To chef it up a bit, drizzle truffle oil over top with a little grated parmesan and enjoy!
Pork On A Fork
Chef: Keith Dulak, Trattoria Aroma
Ingredient: Pork, Blossom Hill Farm
Keith Dulak, Head Chef at Trattoria Aroma (307 Bryant Street), is a Buffalo native who grew up on the West Side. He earned his culinary arts degree at Paul Smith College in the Adirondacks. He honed his kitchen skills in Lake Placid and California before he returned to Buffalo. Having been in the restaurant business for nearly 20 years, 10 of them at Aroma, Dulak enjoys the camaraderie of the kitchen. He doesn’t mind the heat either. What he really likes is working with Buffalo’s abundance of local produce and protein.
He also likes pigs. To be specific, he likes the pigs that are raised at Blossom Hill Farm. Located in Gowanda, Blossom Hill specializes in pasture-raised heritage meats. They also offer beef, chicken, and eggs. Dulak enjoys working with the local farm. “It helps the community and their products are far superior than anything you can get from 5,00 miles away,” Dulak says.
Dulak takes care that no part of the pig goes to waste. He uses pork belly for bacon and the jowls to make guanciale, which he uses in the restaurant’s risotto. His pièce de résistance is the pork chop. “I just love pork,” he says. Who doesn’t?
Cracked green peppercorn grilled pork chop withbraised Ole’s Farm Swiss chard, rosemary roasted fingerling potatoes, and grilled peach agro dolce with Ole’s Farm parsley pesto oil1 Blossom Hill pork chop
1 bunch (5-7) pieces Oles Farm Swiss chard
6 oz. fingerling potatoes (approximately 3-5), roasted with rosemary, cooled, then sliced lengthwise
1 peach cut in half and pitted
1 bunch parsley roughly chopped
Grated parmesan cheese to taste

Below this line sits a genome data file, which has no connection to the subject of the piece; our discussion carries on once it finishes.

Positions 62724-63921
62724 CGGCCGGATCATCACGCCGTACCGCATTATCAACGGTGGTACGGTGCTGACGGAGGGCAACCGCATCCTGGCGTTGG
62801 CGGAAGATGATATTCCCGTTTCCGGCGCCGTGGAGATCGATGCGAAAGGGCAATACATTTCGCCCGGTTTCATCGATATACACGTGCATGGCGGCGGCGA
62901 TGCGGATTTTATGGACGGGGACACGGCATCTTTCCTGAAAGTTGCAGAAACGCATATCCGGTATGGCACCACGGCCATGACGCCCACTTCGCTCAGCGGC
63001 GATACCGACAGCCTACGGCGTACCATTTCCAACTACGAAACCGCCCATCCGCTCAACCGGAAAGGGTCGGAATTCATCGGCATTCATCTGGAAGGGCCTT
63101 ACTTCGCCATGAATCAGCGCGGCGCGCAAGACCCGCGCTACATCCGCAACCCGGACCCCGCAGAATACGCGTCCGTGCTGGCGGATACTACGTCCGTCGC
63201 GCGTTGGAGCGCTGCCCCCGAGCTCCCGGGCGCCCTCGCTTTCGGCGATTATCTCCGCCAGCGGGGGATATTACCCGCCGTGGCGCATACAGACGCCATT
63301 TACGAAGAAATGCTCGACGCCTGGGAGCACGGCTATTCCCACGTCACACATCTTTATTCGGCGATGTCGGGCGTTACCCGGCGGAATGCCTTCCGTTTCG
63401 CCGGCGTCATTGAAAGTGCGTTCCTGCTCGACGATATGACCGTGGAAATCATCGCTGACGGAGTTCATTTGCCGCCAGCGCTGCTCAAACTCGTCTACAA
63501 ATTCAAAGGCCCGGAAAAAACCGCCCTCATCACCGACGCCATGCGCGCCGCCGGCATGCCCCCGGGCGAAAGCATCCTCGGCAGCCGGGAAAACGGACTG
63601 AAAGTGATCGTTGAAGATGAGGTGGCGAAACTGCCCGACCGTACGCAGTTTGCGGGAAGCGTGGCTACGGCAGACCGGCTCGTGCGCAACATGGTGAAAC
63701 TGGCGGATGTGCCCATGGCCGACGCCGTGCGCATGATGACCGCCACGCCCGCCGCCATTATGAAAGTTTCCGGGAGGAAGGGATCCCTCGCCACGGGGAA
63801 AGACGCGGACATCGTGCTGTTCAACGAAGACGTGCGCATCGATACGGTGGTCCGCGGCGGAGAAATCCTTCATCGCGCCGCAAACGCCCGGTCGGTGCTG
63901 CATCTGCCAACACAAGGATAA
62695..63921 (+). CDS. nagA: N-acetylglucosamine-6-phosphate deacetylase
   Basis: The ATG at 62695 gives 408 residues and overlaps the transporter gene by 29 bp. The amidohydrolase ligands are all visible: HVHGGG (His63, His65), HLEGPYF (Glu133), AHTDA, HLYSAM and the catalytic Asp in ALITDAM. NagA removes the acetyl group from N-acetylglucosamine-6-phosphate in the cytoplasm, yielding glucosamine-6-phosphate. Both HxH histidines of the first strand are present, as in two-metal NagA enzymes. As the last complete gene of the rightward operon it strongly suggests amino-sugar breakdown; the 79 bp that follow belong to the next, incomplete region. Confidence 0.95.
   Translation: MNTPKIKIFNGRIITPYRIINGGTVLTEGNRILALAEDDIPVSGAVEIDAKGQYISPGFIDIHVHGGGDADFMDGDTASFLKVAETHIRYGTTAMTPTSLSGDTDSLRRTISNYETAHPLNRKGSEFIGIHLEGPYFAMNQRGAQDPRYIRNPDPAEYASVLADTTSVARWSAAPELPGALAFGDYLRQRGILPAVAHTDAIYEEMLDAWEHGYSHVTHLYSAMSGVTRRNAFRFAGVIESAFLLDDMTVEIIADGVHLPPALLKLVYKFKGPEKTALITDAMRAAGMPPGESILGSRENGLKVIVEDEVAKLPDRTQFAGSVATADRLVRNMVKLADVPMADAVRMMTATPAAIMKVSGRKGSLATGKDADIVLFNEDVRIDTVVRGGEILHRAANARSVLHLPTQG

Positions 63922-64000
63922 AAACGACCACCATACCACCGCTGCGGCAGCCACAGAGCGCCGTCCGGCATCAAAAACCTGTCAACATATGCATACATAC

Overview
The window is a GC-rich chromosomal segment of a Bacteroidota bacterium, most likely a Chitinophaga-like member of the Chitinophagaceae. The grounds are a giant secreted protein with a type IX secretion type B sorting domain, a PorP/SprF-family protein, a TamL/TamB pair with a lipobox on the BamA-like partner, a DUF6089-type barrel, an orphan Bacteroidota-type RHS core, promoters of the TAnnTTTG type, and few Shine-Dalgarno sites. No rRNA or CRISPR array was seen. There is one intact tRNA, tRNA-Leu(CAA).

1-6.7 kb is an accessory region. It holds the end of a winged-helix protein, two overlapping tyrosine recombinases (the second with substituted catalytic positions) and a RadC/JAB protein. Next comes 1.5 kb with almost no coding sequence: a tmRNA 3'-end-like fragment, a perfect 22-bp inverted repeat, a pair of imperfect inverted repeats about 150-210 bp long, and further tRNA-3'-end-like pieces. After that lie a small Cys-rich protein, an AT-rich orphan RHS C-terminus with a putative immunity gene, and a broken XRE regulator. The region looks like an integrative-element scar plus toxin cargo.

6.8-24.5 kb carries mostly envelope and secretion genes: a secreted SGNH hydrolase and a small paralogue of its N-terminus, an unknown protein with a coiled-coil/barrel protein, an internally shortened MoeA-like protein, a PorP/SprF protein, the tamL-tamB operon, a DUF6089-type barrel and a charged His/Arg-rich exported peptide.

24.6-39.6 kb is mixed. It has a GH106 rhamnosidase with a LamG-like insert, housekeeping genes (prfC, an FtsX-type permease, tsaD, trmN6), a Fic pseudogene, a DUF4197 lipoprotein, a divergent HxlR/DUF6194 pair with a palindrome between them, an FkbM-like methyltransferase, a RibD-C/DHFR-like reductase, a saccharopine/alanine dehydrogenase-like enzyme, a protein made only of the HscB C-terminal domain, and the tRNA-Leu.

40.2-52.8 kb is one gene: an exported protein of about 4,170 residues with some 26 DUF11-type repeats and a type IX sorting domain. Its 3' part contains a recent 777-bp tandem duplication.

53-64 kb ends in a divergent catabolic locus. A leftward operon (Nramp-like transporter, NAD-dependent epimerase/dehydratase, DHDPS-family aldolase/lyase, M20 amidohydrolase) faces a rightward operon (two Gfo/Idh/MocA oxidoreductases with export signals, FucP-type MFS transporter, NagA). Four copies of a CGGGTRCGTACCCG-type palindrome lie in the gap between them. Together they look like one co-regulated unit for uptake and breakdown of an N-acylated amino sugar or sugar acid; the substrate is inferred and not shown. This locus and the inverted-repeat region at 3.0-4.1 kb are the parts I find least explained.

Pine nuts to taste, crushed
1 cup balsamic vinegar
1 cup chicken broth
1⁄4 cup honey
1⁄4 cup EVOO
Salt and pepper to taste
Cracked green peppercorns, enough to dust chop
1. Preheat grill to medium high.
2. Season chop with salt and peppercorns, let stand 15 minutes.
3. Mix together balsamic vinegar and honey, add potatoes with rosemary and peach. Set aside.
4. Mix parsley, parmesan, and pine nuts with EVOO and season. Set aside.
5. Heat a sauté pan over medium high heat and coat with EVOO. Add Swiss chard, season and sear 1 minute, mixing well.
6. Add chicken broth to sauté and bring to a boil. Remove from heat.
7.Grill pork chop 2-3 minutes per side or until desired temperature is reached.
8. Grill potatoes and peaches until charred, adding marinade as needed.
9. Arrange potatoes and peach on place, place Swiss chard over and top with pork chop. Drizzle with pesto oil and serve. Enjoy summer.
Chef: Jennifer Boye, The Mansion
Ingedient: Yogurt, White Cow Dairy
It doesn’t get more local than growing your own herbs and vegetables, and that is exactly what Jennifer Boye, executive chef at the Mansion on Delaware (414 Delaware Avenue), does. On the small spit of city land that is the site of Buffalo’s most luxurious hotel, Boye has carved out a garden to rival those found in suburban backyards.
Boye has spent 15 years perfecting her culinary skills, the last six in the Mansion’s kitchen. She attended Erie County Community College, where she earned her degree in hospitality and culinary arts.
While her garden contains over a dozen herbs and plenty of fresh veggies, the one thing she doesn’t have space for is a cow. Her local ingredient of choice is yogurt, and her farm of choice is White Cow Dairy located in East Otto in Cattaraugus County. She uses it in both sweet and savory dishes on the Mansion’s menu. “Yogurt is like a blank canvas,” she says.
In their respective seasons, she also searches out the area’s freshest peaches, heirloom tomatoes, and baby cucumbers. “I like being able to take nice quality raw ingredients and turn them into enjoyable dishes the make people smile,” Boye says.
Cucumber and Heirloom Tomato Raita3⁄4 cup seedless cucumber, small dice
1⁄4 cup heirloom tomato (such as brandy wine or tiger strip), small dice
1 tbsp fresh mint, chopped
1 cup White Cow Dairy plain yogurt
pinch of cumin
dash of sriracha or sambal
salt and pepper to taste
Combine all ingredients and chill. Serve on top of chicken, fish, or veggie kabobs, or use as a dip for naan or fresh pita.blog comments powered by Disqus